Sat Singh | Nov 1, 2022 | 5 min read
They keep a watch on suspicious activities, mostly distribution of liquor, during their night patrol in the run-up to the panchayat polls in Ramkali
Jind, Haryana: As the clock ticks at midnight, Anguri Devi remains unperturbed. She has voluntarily given up her sleep ever since the announcement of Haryana panchayat elections on October 7. At 85, nobody expects her to stay awake to keep a check on the lure of liquor among voters. But she does anyway, armed with a stick and a group of supporting women.
Offering liquor as bribe to voters is a common practice in Ramkali, a village located 25 km from district headquarters Jind. Youth in the area first formed an anti-liquor squad to ensure free and fair elections, which inspired Anguri and team to go on night patrol. Jind is going to polls on November 2.
Liquor and elections have a long complicated history in Haryana and free flowing liquor distribution during elections has been a matter of concern (Photo: Sat Singh)
“I came to this village as a teenager. Alcoholism has destroyed many a life in this village. I have seen it first-hand. Women work as domestic helps and in agriculture fields, but men mostly while time away playing cards,” Anguri told 101Reporters.
When elections are round the corner, they simply forget all their responsibilities and drink day in and day out. “Free flow of liquor during polls makes them go wild,” she said.
A night patrol team member, Darshana Devi (52) echoed Anguri as she elaborated on the ill effects of alcoholism. “Women suffer domestic violence. Whatever money is kept aside for children’s education is diverted to feed the addiction. We are already dealing with inflation and limited means of livelihood. Alcoholism and its impact on health are extra expenses that no family can afford.”
Young and ‘restless’
Dr Baba Saheb Ambedkar Sewa Samiti and Azad Yuva Sangthan first put the idea of night patrol into practice. “We formed WhatsApp groups to coordinate our campaign,” said Mahavir Singh, a member of the group and former president of Azad Yuva Sangthan.
Presently, the team has 121 members who post a message whenever they come across a suspicious activity. “If any candidate or supporter is found attempting to influence voters by distributing cash or liquor, they will be boycotted by like-minded voters of the village,” he explained.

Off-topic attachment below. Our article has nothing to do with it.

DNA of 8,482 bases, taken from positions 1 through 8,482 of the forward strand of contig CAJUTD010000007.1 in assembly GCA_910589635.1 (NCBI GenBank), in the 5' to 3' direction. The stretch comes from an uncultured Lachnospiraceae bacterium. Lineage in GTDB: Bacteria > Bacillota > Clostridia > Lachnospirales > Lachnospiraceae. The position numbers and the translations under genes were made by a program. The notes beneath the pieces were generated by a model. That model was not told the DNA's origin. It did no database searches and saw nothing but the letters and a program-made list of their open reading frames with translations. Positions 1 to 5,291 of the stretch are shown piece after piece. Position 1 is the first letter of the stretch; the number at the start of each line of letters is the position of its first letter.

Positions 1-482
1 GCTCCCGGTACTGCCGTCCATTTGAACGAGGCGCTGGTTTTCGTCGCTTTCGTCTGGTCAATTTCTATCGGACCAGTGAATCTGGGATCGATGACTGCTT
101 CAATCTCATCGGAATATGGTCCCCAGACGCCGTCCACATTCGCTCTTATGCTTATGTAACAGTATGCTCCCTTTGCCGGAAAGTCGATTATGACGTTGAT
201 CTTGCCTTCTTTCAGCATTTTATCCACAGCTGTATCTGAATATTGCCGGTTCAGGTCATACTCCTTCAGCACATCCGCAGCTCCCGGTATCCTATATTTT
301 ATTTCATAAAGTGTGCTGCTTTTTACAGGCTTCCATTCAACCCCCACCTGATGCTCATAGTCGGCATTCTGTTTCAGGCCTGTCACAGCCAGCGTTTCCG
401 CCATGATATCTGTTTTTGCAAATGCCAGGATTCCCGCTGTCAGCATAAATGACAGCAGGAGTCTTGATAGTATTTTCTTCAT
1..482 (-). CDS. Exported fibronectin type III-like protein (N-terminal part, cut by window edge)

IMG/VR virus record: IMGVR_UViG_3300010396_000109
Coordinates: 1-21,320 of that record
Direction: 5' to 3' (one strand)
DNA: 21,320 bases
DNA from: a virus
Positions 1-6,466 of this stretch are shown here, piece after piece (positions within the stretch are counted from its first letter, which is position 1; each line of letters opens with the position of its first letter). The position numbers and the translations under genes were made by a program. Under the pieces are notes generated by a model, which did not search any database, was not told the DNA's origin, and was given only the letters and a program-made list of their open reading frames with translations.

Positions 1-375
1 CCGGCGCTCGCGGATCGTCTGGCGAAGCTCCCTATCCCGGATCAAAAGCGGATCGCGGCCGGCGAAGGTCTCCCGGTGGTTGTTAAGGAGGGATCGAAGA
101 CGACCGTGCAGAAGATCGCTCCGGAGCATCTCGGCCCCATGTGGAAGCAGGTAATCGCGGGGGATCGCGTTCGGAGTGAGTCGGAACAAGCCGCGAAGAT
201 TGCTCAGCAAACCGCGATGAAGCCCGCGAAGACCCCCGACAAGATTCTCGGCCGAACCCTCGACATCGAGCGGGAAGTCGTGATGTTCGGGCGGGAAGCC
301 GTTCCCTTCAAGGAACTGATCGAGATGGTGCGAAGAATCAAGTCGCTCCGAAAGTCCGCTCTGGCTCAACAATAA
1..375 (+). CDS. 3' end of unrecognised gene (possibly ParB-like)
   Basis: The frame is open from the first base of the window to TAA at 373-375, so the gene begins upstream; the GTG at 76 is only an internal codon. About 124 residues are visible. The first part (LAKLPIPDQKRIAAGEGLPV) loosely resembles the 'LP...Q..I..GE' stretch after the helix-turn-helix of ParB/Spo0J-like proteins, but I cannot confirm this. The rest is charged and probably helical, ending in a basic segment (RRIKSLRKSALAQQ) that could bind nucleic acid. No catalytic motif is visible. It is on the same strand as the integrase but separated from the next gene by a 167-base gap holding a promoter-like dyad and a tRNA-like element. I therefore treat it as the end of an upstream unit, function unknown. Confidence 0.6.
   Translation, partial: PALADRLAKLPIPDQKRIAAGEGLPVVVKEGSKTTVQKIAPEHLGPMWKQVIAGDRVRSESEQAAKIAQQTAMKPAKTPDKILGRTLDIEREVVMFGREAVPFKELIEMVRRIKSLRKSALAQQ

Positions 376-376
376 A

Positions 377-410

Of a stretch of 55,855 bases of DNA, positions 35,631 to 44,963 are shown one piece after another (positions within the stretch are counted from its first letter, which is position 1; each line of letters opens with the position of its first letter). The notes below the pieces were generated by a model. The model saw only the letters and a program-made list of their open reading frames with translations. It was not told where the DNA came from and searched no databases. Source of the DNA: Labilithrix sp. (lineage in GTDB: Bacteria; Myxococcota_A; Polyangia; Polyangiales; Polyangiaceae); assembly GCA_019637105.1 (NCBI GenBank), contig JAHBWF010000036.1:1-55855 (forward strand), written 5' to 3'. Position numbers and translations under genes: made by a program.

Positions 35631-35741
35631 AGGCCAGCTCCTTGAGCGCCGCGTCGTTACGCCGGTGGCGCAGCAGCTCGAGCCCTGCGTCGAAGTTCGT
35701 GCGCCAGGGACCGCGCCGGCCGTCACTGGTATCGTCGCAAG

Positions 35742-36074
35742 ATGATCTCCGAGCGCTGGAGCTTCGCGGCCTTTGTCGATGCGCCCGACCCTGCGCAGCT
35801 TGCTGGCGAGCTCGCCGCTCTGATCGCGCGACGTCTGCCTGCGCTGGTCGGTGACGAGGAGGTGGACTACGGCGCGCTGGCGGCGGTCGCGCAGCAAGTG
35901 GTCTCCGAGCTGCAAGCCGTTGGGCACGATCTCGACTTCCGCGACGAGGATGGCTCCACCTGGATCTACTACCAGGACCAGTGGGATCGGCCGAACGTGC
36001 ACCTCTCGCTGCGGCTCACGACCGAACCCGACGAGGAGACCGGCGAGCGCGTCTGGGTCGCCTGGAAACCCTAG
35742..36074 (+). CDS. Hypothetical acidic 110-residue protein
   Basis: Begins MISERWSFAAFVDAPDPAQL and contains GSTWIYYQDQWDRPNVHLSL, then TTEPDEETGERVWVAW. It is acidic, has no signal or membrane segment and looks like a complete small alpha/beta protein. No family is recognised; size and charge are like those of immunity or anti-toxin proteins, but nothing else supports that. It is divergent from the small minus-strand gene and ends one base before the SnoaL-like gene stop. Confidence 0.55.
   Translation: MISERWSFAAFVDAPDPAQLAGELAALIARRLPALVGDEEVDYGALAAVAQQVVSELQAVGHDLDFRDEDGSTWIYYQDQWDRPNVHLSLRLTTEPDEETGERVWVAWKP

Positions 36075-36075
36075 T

In such cases, the youth organisations will also launch a formal complaint against the defaulting candidate with the State Election Commission. Such incidents usually go unreported, hence the State Election Commission has not taken any action in the village prior to this.
Priyanka, an arts graduate from Ramkali, told 101Reporters how liquor distribution was done openly during the previous elections. “The sarpanch candidates would spend half their election funds to distribute free liquor!”
She said the village women objected to the opening of a liquor vend inside the village almost four years ago. When the protest intensified, the panchayat gave an undertaking seeking its closure. “That was the first victory for men and women who wanted to wean villagers away from liquor,” Priyanka said.
Incidentally, in 2017, women of Gohana in Sonipat had torched liquor vends demanding that they be shifted out of villages.
Bhateri Devi, a village elder, lauded the anti-liquor squad. “Over the years, liquor has taken the lives of many men in the village. Women and children had to bear the hardships afterwards,” she pointed out.
Strengthening the social fabric
Liquor and elections have a long complicated history in Haryana. Former chief minister Bansi Lal had come to power in 1996 on the prohibition poll plank. His regional outfit, Haryana Vikas Party, got the support of women voters. The ban on liquor sale was lifted later in 1998, after a rise in liquor smuggling in the State.
Later, in the 2019 elections, Jannayak Janta Party (JJP) promised in its election manifesto that no liquor vends would be permitted in village limits. But after forming a coalition government, JJP leader and Haryana Deputy Chief Minister Dushyant Chautala, who also happens to be the Excise and Taxation Minister, fulfilled the promise only partially.
In all, 850 village panchayats had given written undertakings to the State government, and the shops shut accordingly.
In Jind, sarpanch post is a battle of prestige and the candidates leave no stone unturned to acquire votes (Photo: Sat Singh)
Former sarpanch Surendra Singh Mor, who is not in the fray this time, said, “The initiative by village youth has put hurdles in the way of aspirants seeking to influence voters through unethical practices.”
“Our village and society is already battling liquor abuse, which gets aggravated during elections. The village men drink free liquor, mostly spurious, and quarrel with their wives, leading to increased cases of domestic violence.”
Narender Malik, a committee member of the patrolling task force, said they aimed at strengthening the social fabric by following the rules and ensuring free and fair elections. “We want to prevent the pre-election fracas that is very much a norm here,” he added.
Jind Block Development Officer Renuka Nandal said such checks at the village level were helpful as it was practically impossible for the election officials to be present everywhere all the time.
“The initiative is commendable. The district administration is on vigil against such illegal activities, but awareness at village level is always a plus,” Jind Deputy Commissioner Manoj Kumar remarked, hoping that other villages would learn from the initiative.
Edited by Tanya Shrivastava
The cover image is of women in Jind, Haryana, keeping a night vigil against illegal distribution of liquor prior to the polls scheduled for November 2.
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